Right now, South Sudan is in a difficult situation. I feel betrayed when I think about the situation, where the people we trusted – the people who fought for our freedom – pocketed our freedom. The war that’s happening in South Sudan now started as a disagreement between people in the same party. The president was questioned by some of the other party members, who said “we have corruption going on; we need to have accountability towards the people we’re leading and towards our party”. They said they needed to be transparent and put institutions in place that would protect all of us. Some of them also said they would like to be able to run for the presidency. That made the president angry – and he fired the entire cabinet.
When that happened, people started to speak out, and the president started putting them under house arrest. He broke the constitution and dissolved the electoral system. His biggest threat was his vice-president, so what he did was arm members of his own ethnic group within the city and made them the presidential guard. That was what led to the conflict. Later, he accused the cabinet that he’d fired of trying to stage a coup. His plan was to silence any opposition. When that failed, those who escaped discovered later that their families had been killed. A lot of young people got angry when this happened, and they thought it was a tribal war. Some of them attacked the government’s barracks; some carried out revenge attacks on people from the other tribes.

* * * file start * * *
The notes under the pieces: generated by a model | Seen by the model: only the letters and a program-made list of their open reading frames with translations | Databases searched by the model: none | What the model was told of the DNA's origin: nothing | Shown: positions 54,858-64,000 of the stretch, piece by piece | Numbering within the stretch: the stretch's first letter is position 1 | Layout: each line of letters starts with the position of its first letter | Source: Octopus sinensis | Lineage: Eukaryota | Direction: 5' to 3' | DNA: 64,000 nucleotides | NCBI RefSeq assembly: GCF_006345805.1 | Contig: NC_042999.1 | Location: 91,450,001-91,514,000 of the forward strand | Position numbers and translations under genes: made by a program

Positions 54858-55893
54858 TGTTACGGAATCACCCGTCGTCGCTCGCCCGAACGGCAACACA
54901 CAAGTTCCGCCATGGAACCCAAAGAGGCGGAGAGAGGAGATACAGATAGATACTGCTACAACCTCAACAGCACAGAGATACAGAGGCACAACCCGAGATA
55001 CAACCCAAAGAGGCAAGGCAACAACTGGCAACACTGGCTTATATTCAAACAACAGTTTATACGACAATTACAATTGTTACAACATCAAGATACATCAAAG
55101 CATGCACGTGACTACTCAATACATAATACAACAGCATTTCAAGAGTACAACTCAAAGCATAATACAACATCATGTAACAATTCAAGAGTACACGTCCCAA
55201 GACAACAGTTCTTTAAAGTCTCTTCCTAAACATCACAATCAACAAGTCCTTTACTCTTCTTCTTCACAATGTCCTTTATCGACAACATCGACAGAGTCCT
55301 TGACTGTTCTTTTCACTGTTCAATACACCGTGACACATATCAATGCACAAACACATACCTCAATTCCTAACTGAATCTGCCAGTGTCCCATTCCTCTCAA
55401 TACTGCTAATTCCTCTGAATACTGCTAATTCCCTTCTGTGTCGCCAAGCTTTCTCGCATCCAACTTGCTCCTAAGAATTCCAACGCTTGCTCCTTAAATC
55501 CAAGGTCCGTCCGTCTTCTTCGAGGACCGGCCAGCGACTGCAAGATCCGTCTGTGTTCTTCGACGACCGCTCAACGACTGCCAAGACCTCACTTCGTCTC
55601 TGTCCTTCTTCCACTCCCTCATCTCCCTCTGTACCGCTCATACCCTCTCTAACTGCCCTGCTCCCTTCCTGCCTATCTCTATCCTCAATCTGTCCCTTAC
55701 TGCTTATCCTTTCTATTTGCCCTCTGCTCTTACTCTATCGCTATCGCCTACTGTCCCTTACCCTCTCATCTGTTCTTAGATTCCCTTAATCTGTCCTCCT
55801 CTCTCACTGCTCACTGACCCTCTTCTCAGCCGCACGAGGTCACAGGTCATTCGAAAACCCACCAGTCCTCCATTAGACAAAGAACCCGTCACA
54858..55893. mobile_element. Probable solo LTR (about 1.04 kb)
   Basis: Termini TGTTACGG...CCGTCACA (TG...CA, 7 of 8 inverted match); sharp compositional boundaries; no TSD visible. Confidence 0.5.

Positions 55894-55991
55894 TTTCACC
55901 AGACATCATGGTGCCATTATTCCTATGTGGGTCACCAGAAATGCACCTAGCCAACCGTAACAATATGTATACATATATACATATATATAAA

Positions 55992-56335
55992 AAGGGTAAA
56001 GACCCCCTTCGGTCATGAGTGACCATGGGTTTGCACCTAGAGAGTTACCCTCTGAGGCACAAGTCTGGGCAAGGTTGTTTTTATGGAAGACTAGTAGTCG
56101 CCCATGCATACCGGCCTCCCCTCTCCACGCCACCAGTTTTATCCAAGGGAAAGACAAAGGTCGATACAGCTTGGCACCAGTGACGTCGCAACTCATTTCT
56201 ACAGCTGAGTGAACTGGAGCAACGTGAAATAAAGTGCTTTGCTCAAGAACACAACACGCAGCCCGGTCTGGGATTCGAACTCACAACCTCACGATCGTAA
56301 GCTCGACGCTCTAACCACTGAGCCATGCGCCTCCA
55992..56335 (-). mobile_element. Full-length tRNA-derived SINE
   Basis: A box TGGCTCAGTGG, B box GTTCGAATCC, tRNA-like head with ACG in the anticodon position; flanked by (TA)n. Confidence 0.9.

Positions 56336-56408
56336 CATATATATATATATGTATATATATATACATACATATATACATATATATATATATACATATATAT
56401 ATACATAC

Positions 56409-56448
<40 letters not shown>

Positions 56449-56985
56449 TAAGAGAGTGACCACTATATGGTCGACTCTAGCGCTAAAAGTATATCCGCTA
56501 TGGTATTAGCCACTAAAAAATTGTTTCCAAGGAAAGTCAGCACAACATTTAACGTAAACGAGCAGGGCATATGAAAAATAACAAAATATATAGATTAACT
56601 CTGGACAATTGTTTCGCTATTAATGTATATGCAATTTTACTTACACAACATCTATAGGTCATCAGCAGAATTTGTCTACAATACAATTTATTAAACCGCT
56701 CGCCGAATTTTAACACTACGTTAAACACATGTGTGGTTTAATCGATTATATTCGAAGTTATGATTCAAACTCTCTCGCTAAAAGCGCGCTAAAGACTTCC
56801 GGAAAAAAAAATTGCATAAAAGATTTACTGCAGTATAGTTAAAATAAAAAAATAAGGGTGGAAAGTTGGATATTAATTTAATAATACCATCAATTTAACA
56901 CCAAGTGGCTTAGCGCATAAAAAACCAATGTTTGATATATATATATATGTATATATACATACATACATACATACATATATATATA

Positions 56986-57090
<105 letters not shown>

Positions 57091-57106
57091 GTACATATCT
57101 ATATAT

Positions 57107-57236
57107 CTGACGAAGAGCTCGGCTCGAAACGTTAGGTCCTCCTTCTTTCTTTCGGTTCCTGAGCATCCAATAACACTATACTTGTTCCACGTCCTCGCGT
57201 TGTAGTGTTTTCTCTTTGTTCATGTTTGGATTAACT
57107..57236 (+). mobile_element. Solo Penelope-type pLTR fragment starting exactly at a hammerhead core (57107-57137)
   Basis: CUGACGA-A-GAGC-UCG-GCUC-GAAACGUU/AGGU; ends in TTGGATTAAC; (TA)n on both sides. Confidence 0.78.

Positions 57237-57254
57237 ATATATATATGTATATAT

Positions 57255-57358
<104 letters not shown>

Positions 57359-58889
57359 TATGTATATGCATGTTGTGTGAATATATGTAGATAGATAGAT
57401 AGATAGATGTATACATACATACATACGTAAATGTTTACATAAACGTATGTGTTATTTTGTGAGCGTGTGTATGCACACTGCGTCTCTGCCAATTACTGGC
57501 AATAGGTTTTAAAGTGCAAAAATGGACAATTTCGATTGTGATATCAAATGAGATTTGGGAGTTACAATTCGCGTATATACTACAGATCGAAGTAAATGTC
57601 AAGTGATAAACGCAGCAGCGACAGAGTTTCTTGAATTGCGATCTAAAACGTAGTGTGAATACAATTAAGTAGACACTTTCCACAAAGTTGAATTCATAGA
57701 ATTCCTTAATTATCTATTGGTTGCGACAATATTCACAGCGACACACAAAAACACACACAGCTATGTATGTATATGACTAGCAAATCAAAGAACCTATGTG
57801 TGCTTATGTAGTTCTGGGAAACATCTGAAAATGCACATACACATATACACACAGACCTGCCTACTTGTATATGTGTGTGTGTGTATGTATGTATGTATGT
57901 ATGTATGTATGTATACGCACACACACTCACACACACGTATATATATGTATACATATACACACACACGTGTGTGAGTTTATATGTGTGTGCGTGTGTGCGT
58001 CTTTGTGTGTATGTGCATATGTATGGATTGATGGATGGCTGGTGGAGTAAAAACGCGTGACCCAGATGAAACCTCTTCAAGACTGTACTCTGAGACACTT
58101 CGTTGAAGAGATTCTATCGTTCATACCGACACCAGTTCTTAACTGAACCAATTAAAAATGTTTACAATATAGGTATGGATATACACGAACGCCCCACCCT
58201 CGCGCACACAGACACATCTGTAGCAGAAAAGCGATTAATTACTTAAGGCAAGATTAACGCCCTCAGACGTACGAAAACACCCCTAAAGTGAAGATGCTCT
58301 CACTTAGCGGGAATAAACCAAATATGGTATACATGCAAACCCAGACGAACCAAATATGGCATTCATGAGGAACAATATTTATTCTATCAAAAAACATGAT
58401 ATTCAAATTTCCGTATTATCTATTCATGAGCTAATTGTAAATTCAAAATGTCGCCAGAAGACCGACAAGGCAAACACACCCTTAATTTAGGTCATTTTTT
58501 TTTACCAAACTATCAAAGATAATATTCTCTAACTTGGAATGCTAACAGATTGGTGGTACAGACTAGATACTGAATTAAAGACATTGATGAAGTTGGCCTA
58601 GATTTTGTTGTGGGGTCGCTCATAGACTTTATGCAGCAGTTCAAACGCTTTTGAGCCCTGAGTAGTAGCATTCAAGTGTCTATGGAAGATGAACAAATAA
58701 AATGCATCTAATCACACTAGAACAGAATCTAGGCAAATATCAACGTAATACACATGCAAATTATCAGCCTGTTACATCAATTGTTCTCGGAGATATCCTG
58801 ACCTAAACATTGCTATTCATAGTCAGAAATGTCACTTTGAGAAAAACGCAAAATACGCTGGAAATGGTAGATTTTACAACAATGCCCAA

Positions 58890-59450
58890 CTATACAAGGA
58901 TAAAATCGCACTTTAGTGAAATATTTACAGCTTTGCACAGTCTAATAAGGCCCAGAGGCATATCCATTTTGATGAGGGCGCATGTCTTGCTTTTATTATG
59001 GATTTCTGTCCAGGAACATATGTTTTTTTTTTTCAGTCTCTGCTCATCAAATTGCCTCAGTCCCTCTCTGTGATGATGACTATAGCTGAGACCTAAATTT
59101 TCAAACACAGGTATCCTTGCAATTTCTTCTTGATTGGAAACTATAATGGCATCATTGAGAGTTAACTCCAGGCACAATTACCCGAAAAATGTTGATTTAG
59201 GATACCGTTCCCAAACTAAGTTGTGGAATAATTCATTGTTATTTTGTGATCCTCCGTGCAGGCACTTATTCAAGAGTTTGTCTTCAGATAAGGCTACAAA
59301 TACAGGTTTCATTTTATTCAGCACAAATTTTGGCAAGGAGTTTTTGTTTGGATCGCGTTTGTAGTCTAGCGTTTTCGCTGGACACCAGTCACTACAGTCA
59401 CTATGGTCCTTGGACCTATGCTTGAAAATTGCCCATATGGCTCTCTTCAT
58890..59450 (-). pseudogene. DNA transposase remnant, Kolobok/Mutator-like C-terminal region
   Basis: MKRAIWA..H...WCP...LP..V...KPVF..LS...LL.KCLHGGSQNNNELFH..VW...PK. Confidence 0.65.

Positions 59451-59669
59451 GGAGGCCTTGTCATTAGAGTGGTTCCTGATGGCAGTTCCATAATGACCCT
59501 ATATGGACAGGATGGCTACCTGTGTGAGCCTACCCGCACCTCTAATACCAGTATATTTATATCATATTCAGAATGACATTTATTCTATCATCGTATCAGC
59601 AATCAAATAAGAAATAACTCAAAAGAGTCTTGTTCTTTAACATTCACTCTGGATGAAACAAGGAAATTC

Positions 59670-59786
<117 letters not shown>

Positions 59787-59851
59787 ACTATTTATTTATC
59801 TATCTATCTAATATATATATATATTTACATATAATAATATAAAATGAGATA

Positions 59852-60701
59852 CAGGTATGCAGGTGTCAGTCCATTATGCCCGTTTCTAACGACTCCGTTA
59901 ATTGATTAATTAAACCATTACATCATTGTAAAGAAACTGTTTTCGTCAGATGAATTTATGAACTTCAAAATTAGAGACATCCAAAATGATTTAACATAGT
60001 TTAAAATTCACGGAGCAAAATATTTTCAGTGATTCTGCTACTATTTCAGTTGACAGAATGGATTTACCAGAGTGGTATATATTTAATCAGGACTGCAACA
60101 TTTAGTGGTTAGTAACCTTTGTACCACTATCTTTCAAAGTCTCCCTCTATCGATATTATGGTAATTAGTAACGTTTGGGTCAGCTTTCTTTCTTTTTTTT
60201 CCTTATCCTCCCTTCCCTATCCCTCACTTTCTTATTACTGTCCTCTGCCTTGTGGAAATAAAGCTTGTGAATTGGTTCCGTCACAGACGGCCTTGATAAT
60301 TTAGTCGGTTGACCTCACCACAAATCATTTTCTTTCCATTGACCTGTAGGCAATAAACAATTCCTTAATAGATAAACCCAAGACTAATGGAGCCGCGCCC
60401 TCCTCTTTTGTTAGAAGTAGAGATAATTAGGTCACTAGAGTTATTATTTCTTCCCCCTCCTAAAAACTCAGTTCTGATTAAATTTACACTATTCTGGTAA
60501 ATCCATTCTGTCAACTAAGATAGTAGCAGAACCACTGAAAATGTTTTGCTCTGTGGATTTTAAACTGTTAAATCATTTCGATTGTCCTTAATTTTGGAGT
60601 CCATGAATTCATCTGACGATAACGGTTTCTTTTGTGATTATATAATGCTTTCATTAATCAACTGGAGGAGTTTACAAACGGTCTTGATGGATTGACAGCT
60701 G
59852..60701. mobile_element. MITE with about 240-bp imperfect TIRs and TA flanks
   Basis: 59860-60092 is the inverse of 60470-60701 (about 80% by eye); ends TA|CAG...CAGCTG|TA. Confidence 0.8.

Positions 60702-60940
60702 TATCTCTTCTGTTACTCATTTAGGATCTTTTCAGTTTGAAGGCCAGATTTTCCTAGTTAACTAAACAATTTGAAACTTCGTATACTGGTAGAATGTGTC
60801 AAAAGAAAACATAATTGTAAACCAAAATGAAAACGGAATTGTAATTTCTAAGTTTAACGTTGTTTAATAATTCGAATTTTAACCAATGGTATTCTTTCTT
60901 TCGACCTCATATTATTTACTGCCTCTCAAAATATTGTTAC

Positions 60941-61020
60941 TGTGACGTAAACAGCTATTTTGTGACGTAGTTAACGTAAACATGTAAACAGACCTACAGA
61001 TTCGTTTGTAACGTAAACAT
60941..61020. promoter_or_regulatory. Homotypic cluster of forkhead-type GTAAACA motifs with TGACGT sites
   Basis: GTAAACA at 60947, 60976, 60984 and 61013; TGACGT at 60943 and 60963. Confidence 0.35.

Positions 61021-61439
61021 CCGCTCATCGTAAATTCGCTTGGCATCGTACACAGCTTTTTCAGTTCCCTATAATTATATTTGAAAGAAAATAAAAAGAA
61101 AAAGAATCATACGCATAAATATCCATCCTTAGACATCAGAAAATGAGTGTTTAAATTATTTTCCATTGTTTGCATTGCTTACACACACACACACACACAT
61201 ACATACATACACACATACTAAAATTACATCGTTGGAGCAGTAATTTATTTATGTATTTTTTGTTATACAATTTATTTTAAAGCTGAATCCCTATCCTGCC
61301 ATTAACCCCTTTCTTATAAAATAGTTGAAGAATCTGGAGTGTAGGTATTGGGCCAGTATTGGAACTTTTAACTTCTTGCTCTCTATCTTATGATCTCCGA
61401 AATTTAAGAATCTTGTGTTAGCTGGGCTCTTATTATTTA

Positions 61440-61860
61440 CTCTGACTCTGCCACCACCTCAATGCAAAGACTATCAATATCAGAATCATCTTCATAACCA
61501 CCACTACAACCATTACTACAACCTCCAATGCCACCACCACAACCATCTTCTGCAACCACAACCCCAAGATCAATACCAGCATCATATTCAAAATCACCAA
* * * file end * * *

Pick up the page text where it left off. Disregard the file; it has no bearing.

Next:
According to community research, about 20,000 Nuer people were killed in Juba. We’re talking innocent civilians here – women and children in their homes. My house was burnt down. Sixty people from my family got killed – including my brother and stepmother.
What saved the situation was the widow of Dr John Garang. She spoke on the radio and said, “Look – what happened in Juba is not good.” Her speech on the radio was what prevented the conflict from becoming a tribal one. I give her credit, because without her intervention, genocide could well have happened. A lot of innocent people would have died.
The situation is terrible. We have approximately two million displaced people; thousands killed… Our country spent a billion dollars on arms, while the UN is looking for 1.3 billion to fund the refugees that need food. But now I think both sides are beginning to come to their senses. I hope they find a peaceful solution, and that all those involved in these killings are held accountable.
It started with one of those dream gigs us writers get every now and then: go on an all expenses paid trip to a holiday resort in Turkey, and write an article about it when you get back. So I did (who wouldn’t?), and amongst the activities on offer at this resort were some free windsurfing lessons. It seemed like a good idea (despite my initial quibbles) and I picked up the basics quite quickly.